RAINBOW RIDGE RESORT, LLC, ET AL. v. BRANCH BANKING AND TRUST CO. - Articles

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Posted by: Stacey Shrader Joslin on Dec 28, 2016

Court: TN Court of Appeals

Attorneys 1:

John Frank Higgins, Nashville, Tennessee, for the appellant, Rainbow Ridge Resort LLC, Wayne R. Hill, and Cornelia D. Hill.

Attorneys 2:

W. Morris Kizer and John M. Kizer, Knoxville, Tennessee, for the appellee, Branch Banking and Trust Company.

Judge(s): SUSANO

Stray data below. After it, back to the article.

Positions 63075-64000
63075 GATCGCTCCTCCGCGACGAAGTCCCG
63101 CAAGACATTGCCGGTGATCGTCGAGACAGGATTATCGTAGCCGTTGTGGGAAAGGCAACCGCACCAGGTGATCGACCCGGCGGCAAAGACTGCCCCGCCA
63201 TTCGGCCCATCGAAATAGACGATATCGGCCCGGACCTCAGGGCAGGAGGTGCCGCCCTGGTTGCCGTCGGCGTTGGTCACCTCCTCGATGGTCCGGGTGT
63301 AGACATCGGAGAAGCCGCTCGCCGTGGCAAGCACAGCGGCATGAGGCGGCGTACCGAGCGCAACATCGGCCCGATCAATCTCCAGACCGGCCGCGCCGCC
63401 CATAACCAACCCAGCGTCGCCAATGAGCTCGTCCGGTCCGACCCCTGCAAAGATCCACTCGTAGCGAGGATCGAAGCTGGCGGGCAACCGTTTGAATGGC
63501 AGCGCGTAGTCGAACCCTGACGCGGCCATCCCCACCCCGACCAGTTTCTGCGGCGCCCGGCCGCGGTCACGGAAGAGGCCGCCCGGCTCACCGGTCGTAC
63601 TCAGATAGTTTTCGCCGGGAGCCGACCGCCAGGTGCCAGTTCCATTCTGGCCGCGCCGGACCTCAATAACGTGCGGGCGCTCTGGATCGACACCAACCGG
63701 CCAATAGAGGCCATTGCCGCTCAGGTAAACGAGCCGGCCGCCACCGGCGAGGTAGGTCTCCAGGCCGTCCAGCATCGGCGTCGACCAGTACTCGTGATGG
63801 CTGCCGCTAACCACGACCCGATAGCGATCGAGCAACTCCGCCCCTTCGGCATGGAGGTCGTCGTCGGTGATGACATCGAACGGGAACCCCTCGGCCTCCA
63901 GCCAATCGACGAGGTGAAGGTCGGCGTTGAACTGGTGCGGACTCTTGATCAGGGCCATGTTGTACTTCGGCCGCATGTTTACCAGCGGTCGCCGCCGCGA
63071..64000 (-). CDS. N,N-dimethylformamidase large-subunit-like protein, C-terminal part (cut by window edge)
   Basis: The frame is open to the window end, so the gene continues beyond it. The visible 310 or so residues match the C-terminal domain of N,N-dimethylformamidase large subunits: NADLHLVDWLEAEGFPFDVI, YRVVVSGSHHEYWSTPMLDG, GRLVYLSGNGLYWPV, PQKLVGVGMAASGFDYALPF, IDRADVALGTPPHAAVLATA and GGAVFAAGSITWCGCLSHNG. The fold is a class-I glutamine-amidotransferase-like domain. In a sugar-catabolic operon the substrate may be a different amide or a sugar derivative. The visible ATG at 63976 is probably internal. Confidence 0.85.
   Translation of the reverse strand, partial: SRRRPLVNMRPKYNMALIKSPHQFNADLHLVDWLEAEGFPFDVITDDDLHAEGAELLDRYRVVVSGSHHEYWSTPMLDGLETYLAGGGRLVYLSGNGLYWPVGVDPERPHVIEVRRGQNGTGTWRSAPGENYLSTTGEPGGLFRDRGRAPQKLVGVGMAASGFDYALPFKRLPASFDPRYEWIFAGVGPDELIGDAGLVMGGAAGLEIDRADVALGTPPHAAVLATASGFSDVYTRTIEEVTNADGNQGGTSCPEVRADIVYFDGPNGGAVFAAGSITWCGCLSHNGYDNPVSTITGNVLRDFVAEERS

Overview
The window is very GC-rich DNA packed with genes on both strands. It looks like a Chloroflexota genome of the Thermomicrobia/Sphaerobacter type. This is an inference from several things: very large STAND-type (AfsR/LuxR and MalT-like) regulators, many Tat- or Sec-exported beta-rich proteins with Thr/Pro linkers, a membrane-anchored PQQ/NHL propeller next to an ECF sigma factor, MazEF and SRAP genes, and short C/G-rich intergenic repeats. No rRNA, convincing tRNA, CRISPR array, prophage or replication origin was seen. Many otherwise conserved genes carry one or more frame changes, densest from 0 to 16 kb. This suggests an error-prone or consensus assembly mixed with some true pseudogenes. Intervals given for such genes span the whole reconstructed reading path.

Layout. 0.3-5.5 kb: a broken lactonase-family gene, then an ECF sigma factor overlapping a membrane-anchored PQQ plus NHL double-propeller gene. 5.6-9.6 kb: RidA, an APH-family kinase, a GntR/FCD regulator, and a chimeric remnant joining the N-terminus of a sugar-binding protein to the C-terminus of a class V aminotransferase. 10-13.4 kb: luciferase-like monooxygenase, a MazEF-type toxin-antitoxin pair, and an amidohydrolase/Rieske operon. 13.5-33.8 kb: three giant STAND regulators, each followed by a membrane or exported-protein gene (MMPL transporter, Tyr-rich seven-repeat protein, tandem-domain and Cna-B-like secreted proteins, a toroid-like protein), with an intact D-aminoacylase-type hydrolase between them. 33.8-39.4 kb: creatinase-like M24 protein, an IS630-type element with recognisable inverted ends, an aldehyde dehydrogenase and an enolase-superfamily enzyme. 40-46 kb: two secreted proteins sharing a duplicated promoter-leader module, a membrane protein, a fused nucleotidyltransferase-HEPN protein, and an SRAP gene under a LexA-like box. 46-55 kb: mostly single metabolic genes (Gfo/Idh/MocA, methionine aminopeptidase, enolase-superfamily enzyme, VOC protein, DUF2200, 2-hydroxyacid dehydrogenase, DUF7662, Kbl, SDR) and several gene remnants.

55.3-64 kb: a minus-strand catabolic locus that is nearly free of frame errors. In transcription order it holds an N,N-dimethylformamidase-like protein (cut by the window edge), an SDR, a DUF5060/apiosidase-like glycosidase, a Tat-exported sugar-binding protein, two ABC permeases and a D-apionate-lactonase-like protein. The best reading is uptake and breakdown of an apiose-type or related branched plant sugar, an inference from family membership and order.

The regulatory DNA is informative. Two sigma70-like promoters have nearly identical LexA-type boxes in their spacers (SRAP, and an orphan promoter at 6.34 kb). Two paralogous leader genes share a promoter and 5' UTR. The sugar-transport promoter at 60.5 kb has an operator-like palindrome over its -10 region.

The facts in this case implicate the doctrine of res judicata. In 2012, a real estate development limited liability company and its members filed suit in the Sevier County Circuit Court against their mortgage lender, Branch Banking and Trust Company (the bank). In that action, the developers alleged, inter alia, that the bank was guilty of fraud, breach of contract, and unjust enrichment. That suit involved four separate parcels of real property. While the case in circuit court was pending, the bank sued three individuals in the Sevier County Chancery Court, seeking a declaratory judgment regarding the priority of a security interest in one of the parcels of property at issue in the circuit court case. In the chancery court action, the bank joined the developers as parties. In response, the developers filed a counterclaim in which they repeated allegations included in the circuit court case and asserted other claims derived from the same set of facts. The two cases were later consolidated. In each case, the bank filed a Tenn. R. Civ. P. 12.02(6) motion to dismiss for failure to state a claim. The court heard both motions at a single hearing. On June 8, 2015, the trial court filed two orders – one in the circuit court suit and one by interchange in the chancery court action – granting the bank's motions. The developers appealed only the circuit court order. Unchallenged, the chancery court order became final. The bank later moved to dismiss this appeal, arguing that the doctrine of res judicata barred further litigation. We deferred a ruling on the bank's motion. We now hold that the motion has merit. Accordingly, we affirm the trial court's judgment dismissing this case. We do so based upon the doctrine of res judicata.